Drones used for mapping quarries are small and typically do not weigh more than a few pounds. However, these drones have the potential to cause a large amount of damage to persons and property. In the event that your drone crashes into a vehicle, structure, or a person, your company will need to be protected by insurance to minimize the financial and legal risk.

Obtaining liability insurance for your pilots’ drone operations is inexpensive and an easy process. Options range from short term insurance covering a single flight to long term insurance (think vehicle insurance for your car). Once you have determined which insurance choice best fits your need, the drone pilot will need to provide proof of Part 107 drone certification from the FAA. This is why your pilots need to be certified prior to starting an enterprise drone program.

How to Become a Part 107 Commercially Certified Drone Pilot

The Part 107 drone certification process is similar to obtaining a driver’s license. The pilot will need to pass a 60 question multiple choice test (70% or higher is passing). Self-motivated pilots can study for the test using inexpensive guides for purchase. For pilots who are short on time or needs a more hands-on approach, an online module-based training program or an instructor-led in-person class would be the best option. Online training costs between $250-$500 and instructor-led classes cost around $800 plus travel expenses.

The FAA has excellent information detailing the complete process for obtaining certification: Become a Drone Pilot FAA Website.

Don’t Take The Risk

Those truck drivers are licensed and insured, you should be too!

You would never allow a truck driver to operate on your site without their CDL and insurance. The same goes for drone pilots. At the end of the day, if something goes wrong with a drone flight, your company will be protected by the drone certification in insurance.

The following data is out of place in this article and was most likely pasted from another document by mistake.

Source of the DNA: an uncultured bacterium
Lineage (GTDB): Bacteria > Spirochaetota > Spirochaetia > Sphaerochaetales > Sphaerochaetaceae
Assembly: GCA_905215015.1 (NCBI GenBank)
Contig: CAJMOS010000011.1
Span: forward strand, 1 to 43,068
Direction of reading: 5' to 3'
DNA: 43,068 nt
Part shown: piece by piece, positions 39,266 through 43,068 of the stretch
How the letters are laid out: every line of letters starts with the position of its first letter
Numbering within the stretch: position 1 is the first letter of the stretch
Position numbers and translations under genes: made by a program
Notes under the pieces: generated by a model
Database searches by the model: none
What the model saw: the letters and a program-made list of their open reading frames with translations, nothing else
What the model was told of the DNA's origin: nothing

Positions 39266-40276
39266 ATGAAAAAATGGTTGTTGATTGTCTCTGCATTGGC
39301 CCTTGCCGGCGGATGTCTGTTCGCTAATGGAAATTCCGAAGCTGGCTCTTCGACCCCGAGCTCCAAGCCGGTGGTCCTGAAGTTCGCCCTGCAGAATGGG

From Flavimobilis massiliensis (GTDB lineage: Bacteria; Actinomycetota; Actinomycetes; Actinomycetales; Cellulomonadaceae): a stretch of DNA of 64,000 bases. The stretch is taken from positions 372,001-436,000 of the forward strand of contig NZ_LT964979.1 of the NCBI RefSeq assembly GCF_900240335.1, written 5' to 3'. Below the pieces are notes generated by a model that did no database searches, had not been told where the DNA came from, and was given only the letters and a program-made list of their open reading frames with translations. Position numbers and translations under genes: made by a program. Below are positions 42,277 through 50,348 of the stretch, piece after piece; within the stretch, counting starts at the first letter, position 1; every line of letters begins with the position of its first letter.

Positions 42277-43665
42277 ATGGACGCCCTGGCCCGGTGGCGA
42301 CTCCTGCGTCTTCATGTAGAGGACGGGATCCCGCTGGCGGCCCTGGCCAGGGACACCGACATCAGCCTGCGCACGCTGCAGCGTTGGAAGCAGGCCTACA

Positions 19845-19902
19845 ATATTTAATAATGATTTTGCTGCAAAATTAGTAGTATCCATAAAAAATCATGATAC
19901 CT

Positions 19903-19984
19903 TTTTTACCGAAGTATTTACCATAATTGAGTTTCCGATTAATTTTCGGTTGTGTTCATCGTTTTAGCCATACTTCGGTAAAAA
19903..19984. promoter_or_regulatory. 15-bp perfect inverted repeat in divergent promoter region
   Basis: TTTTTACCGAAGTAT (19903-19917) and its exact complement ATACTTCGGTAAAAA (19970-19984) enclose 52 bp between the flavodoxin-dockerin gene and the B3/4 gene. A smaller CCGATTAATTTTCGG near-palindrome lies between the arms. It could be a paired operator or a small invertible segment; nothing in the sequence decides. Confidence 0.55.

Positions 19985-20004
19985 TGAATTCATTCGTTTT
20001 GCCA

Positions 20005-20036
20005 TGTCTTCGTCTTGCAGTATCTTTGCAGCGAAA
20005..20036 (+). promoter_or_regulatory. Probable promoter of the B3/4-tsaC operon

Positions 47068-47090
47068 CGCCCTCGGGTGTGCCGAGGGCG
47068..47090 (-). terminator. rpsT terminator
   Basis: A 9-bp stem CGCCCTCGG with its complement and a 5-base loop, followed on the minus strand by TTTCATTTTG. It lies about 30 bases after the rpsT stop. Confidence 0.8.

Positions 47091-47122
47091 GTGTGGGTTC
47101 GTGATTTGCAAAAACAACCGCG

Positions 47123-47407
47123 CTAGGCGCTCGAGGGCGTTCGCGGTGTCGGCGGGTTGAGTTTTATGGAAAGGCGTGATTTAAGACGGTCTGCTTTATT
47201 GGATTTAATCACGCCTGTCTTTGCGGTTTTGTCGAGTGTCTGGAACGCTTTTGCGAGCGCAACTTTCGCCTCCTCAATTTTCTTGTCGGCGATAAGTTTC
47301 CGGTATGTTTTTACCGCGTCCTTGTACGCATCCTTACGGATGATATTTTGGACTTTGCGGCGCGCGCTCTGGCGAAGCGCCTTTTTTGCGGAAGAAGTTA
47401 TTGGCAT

If your company is interested in establishing an enterprise drone program, it’s important to consider the financial and legal commitments and associated risks. Stockpile Reports can act as your enterprise drone program, freeing up time, money, and resources to focus on high-value tasks. If you are ready to chat with us, contact us today!

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Idaho Transportation Department Chooses Stockpile Reports

Stockpile Reports is proud to announce the Idaho Transportation Department (ITD) has selected Stockpile Reports for the improved management of their materials using our inventory tracking software and iPhone app. ITD is starting with a 600 stockpile subscription and anticipates approximately 120 users will be actively measuring their materials with Stockpile Reports in 2019.

History of Our Relationship

In 2015, the Texas Department of Transportation (TX DOT) chose Stockpile Reports. Armed with the tools they needed to improve their inventory measurement processes, TxDOT experienced tremendous gains and saw significant improvements in their ability to manage their inventory over time. We were thrilled that they had shared their successes with other DOTs, including the ITD.

Darran Anderson, Chief Strategy and Innovation Officer of TX DOT stated that the Stockpile Reports application calculates stockpile volume as accurately as their GPS survey method and provides the following financial benefits:

  • Requires no additional equipment investment
  • Halves the personnel required per stockpile measurement
  • Saves $2.1M per year in measurement costs